Some bicycle travel tips

Mr. Coffee

Well-Known Member
Region
USA
City
A Demented Corner of the North Cascades
Here are a few things I've learned the hard way.
  1. Plan your trip. But plan to ditch your plan.
  2. Don't book hotels very far ahead. In fact, try to book where you are going to stay that night on the same day. You can use various apps (Booking.com, Hotels.com, Expedia.com) to get a good feel of availability on the road ahead and only book when (or even if) rooms are starting to look pretty tight. This gives you a lot more flexibility on your trip and avoids the hassle of canceling a bunch of reservations at different locations.
  3. Have more than one booking app set up on your phone, and set them up with your login information and credit card that you are going to use for stays before the trip.
  4. Try not to carry much more food with you than you are going to eat on that days' ride. I also like to start out my trip with very little or no food at all and pick it all up on the way. On a longer multi-day trip you inevitably accumulate some stuff (jar of peanut butter, tortillas, &c) anyway.
  5. Try to find places to stay that are within a short walk of a decent grocery store. You don't have to do that every day but you'll eat healthier and be stronger the more you can manage it.
  6. Pack an overflow bag and some straps so you can put stuff on the top of your rack. This is helpful when you've got wet and dirty stuff that you don't want in your panniers and also is great if your panniers are filling up and you want to bring some additional treasures along with you. Good examples of overflow bags are this mesh stuff sack, this dry bag from tailfin.cc, and this dry bag from Mountain Laurel Designs. Note that these overflow bags don't need to be very big to do a great job. I think a 2.5L bag is just fine most of the time.
  7. You are probably taking too much stuff. You probably won't need six pairs of socks or three t-shirts.
  8. USB power strips are pretty damned useful, though. Don't forget all the cables you'll need to charge stuff, though!
 
Good list!! I use disposable clothes!! Just old clothes you don’t care about. Wear them, get them dirty, throw them away. Makes for more pannier room as you go.
 
How does the disposable clothing approach work on anything but a very short trip? Is it really that hard to do laundry?
 
It's also a good idea to check if there is an in room lithium battery charging ban at the hotel you book. I have already run afoul of that one.
MARC (Maryland regional rail) just put stickers on the "bikes welcome" signs disallowing ebike/e-mobility charging. I had to disconnect this past week. Not a problem for phones/laptops, which I don't understand given the number of recalls over the years for particular models presenting a fire hazard.

Nobody is going to check if you have a UL-underwritten Bosch battery, and I can't blame them. It's just easier for hotels/trains and others, like restaurants, to ban charging across-the-board. I do think ebikes are getting singled out with "explainer" articles about cheap Chinese batteries/scooters "believed to be" the cause of NYC rooftop fires, just as an example.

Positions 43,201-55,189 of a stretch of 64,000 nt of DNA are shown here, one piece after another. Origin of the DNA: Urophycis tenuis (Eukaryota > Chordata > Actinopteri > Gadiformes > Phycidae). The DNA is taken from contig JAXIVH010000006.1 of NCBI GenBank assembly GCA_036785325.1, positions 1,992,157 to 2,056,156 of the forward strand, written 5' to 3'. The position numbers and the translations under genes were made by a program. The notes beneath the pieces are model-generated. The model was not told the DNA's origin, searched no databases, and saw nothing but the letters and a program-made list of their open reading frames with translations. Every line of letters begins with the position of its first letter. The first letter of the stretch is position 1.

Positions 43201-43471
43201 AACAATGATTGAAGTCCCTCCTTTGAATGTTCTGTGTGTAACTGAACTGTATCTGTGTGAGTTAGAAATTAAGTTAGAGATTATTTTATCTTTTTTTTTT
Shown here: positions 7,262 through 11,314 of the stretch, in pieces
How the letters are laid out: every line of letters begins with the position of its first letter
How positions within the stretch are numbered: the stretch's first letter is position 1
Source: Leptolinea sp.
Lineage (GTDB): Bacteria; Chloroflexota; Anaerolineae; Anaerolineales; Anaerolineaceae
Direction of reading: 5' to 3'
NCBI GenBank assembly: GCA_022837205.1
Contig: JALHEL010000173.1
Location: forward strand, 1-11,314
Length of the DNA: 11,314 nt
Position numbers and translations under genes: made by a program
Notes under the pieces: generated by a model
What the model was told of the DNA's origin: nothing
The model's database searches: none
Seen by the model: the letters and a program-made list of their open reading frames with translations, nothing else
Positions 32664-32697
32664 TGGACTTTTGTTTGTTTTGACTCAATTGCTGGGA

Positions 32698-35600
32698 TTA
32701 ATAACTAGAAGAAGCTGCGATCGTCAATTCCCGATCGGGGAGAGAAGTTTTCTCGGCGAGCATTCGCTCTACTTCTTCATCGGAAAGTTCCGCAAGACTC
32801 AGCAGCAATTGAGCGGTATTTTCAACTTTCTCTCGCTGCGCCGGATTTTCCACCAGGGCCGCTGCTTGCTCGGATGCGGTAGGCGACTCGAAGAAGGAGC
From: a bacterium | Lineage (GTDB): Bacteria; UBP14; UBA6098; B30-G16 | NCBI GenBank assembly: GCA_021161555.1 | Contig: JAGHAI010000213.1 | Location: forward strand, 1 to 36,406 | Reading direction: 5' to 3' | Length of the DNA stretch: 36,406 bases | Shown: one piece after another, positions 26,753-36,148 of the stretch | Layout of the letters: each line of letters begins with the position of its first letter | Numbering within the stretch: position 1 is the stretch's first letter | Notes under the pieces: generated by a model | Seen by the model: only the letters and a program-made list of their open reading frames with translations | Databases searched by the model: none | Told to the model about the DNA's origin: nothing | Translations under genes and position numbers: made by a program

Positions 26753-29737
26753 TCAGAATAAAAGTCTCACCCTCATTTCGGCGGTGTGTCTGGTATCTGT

I suppose Id rather not be in an environment with shoddy battery charging, but this potentially wipes out even weekend trips -- no matter how much you paid for the safer battery that is rarely involved in fires.
 
I have not yet encountered an e-bike charging ban on my travels in the Northwest.
 
I have not yet encountered an e-bike charging ban on my travels in the Northwest.
I hope that continues out there and that the ban doesn't continue to spread here in the Northeast.

On one occasion, I was foolish enough to ask at check in and was told in room battery charging was not allowed. I had to run an extension cord out the hotel room window and charge the batteries in my truck. Unfortunately, you can't rely on being able to do this since many hotel room windows don't open. You also can't be sure you'll find a parking space close to the building.

I learned a lesson from that experience and adopted a don't ask, don't tell policy. Unless a charging ban is clearly marked, I charge in room. I also make a note of the hotels that have such a ban and make sure the proprietor knows I will be staying elsewhere in the future.

All this makes me want to go back to camping but I'm afraid, for me anyway, those days are gone. Who knows, even RV parks & campgrounds could adopt similar bans if this trend continues to escalate.

I know I'm just being paranoid here but I really enjoy these drive & ride mini vacations. In 2022, I spent 66 nights in two dozen different hotels and only one had a no charge policy. Not bad odds right now and I'm hoping it stays that way.
 
The closest I have came to the charging ban was that I have encountered certain private campgrounds had banned e-bikes after a plague of people with unrestricted e-bikes zipping all over their property. By that time it was too late to educate them about Class 1 and Class 2 e-bikes.
 
The closest I have came to the charging ban was that I have encountered certain private campgrounds had banned e-bikes after a plague of people with unrestricted e-bikes zipping all over their property. By that time it was too late to educate them about Class 1 and Class 2 e-bikes.
You can try to convince the camp host that the thing down there is a pinion gear box, and not a motor… :)
 
The closest I have came to the charging ban was that I have encountered certain private campgrounds had banned e-bikes after a plague of people with unrestricted e-bikes zipping all over their property. By that time it was too late to educate them about Class 1 and Class 2 e-bikes.
Unfortunately, you can ride like an idiot on any class bike.
 
How does the disposable clothing approach work on anything but a very short trip? Is it really that hard to do laundry?